Tuesday, 30 October 2012

Dark Night Of The Scarecrow (1981)

Fondly remembered by many as one of the scariest TV movies ever made, let me bring everyone crashing down to the here and now by simply saying that it's not. Dark Night Of The Scarecrow is a good little film, and it has a few nice, spooky moments but it's not up there with the likes of Don't Go To Sleep (which I can't find anywhere on DVD but can find HERE on YouTube in its entirety), Don't Be Afraid Of The Dark and, of course, Ghostwatch.

The story is all about the kindly but mentally challenged Bubba Ritter (Larry Drake), a man who spends a lot of time hanging about with a young girl called Marylee (Tonya Crowe). When Marylee is attacked by a big dog, Bubba gets the blame. There are a number of local men (stirred up by Otis P. Hazelrigg, played by Charles Durning) looking for any excuse to teach him a lesson and the harming of the young girl gives them all the impetus they need. Frightened Bubba tries to hide himself as a scarecrow but it's no good. The men discover and kill him. When they realise that they made a mistake, the little girl ends up recovering and her life was actually saved by Bubba, they begin to worry. Thankfully, the court believes the story that they concoct and they remain free men. Justice will have to be served in another way.

Directed by Frank De Felitta, and scripted by J. D. Feigelson (who wrote the story for the film with Butler Handcock), Dark Night Of The Scarecrow moves along well enough and has one or two great set-pieces but the real plus point for the movie is how dark the undercurrents are. The treatment of Bubba and the lynch-mob mentality is disturbing enough but things get even more uncomfortable as the mental state of Otis P. Hazelrigg becomes clearer.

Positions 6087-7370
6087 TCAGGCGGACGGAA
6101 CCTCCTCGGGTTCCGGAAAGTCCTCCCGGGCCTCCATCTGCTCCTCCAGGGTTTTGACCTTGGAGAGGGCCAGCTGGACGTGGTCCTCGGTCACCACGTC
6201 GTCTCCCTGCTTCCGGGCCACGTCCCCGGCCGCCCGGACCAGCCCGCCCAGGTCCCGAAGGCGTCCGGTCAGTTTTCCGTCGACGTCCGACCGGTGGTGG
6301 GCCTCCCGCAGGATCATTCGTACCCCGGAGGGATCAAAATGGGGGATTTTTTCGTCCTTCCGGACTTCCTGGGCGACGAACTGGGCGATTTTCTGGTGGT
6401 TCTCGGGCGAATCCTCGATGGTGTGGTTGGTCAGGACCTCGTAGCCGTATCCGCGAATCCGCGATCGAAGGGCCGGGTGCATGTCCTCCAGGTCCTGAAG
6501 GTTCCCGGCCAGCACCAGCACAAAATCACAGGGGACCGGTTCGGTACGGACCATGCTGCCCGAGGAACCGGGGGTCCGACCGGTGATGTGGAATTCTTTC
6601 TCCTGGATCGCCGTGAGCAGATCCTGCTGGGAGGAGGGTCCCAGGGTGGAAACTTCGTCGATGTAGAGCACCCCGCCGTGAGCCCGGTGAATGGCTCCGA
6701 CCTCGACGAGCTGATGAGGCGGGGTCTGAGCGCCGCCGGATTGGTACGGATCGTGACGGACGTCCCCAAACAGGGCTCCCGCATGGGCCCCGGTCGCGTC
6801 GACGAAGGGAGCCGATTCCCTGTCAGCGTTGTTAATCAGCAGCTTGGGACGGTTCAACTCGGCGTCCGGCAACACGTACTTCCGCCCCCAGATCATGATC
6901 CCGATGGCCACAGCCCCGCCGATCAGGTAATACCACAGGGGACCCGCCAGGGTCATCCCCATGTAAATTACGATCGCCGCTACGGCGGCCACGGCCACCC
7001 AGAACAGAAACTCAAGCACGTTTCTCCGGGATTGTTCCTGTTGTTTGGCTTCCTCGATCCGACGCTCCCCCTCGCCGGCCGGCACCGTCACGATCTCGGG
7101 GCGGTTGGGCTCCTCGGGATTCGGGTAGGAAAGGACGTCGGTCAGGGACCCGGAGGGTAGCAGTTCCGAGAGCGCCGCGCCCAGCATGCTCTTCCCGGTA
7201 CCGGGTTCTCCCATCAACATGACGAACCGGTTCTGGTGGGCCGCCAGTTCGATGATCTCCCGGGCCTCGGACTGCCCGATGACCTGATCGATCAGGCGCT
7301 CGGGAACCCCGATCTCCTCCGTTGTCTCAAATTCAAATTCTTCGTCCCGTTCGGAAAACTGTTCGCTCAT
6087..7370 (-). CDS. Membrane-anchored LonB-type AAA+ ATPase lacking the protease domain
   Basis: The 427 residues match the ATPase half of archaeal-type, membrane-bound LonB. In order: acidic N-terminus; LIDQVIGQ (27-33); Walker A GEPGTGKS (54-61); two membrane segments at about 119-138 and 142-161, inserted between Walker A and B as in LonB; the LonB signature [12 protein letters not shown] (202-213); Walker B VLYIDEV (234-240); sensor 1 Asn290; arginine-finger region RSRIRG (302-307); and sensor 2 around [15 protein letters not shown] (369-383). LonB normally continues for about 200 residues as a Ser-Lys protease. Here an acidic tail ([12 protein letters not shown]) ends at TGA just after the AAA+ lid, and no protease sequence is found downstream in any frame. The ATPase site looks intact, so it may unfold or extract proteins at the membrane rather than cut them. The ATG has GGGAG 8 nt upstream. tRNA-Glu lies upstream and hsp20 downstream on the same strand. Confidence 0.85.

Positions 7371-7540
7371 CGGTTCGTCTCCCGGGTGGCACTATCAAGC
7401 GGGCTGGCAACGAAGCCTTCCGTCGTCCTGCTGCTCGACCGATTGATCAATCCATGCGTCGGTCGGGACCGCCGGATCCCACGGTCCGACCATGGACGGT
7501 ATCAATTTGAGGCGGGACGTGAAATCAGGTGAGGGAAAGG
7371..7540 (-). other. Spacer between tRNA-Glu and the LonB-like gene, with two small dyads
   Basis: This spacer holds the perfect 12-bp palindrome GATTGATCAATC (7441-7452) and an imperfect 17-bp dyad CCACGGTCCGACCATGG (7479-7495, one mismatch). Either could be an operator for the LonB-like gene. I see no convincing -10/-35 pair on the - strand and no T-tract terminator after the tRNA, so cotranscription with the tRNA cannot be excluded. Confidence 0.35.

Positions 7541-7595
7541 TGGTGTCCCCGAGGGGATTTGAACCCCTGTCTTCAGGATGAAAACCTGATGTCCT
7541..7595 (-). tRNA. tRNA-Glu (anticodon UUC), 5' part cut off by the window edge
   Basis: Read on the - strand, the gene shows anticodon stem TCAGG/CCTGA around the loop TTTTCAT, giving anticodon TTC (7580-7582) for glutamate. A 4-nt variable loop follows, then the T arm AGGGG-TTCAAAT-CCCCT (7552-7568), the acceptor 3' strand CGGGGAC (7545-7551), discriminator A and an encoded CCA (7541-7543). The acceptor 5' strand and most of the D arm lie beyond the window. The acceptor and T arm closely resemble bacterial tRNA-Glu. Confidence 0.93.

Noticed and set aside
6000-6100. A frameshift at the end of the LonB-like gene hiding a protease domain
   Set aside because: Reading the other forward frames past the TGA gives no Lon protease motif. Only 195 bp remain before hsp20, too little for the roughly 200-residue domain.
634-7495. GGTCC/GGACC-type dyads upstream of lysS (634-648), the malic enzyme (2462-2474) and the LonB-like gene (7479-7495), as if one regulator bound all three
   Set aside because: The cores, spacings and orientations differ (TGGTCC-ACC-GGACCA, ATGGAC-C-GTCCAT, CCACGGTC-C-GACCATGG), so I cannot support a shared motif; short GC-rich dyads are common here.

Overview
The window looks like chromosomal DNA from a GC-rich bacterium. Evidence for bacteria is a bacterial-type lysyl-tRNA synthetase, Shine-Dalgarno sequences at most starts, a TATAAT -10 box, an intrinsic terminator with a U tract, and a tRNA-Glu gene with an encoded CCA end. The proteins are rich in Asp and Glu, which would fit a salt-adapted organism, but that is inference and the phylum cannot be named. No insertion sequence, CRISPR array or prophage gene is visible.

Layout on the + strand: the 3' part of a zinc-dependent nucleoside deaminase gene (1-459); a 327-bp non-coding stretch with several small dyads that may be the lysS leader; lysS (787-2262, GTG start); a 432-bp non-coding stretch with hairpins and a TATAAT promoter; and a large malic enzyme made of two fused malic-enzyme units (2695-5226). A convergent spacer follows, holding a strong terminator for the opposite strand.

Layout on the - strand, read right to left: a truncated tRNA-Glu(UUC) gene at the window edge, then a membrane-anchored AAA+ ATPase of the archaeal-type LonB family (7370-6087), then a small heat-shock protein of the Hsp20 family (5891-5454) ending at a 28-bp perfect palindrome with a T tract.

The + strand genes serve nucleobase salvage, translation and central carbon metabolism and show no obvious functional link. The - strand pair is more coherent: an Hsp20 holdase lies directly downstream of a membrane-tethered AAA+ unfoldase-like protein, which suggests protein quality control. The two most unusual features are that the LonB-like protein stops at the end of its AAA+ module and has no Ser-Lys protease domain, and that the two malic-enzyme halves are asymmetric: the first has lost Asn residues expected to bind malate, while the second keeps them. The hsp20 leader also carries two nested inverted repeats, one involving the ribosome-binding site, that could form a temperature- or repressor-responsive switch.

The acting from all concerned is very good. Larry Drake doesn't have a lot of screentime but is memorable in his role. Charles Durning is a highlight, but he's matched by Robert F. Lyons, Claude Earl Jones and Lane Smith - each and every one a coward only acting brave as a gun-toting posse. Jocelyn Brando also does well as Bubba's loving mother and Tonya Crowe acquits herself capably.

It's not full of blood and guts, instead presenting itself as one of the many horror movies proving that you don't need gore to please fans of the genre. The atmosphere is nice and spooky at times and the final few minutes are great but, overall, the movie is a solid one as opposed to any kind of classic.


Fans of the film will be happy to find that this Bluray release is region-free - http://www.amazon.co.uk/Dark-Night-Scarecrow-Blu-ray-Import/dp/B005CSYQ5U/ref=sr_1_3?ie=UTF8&qid=1351589437&sr=8-3

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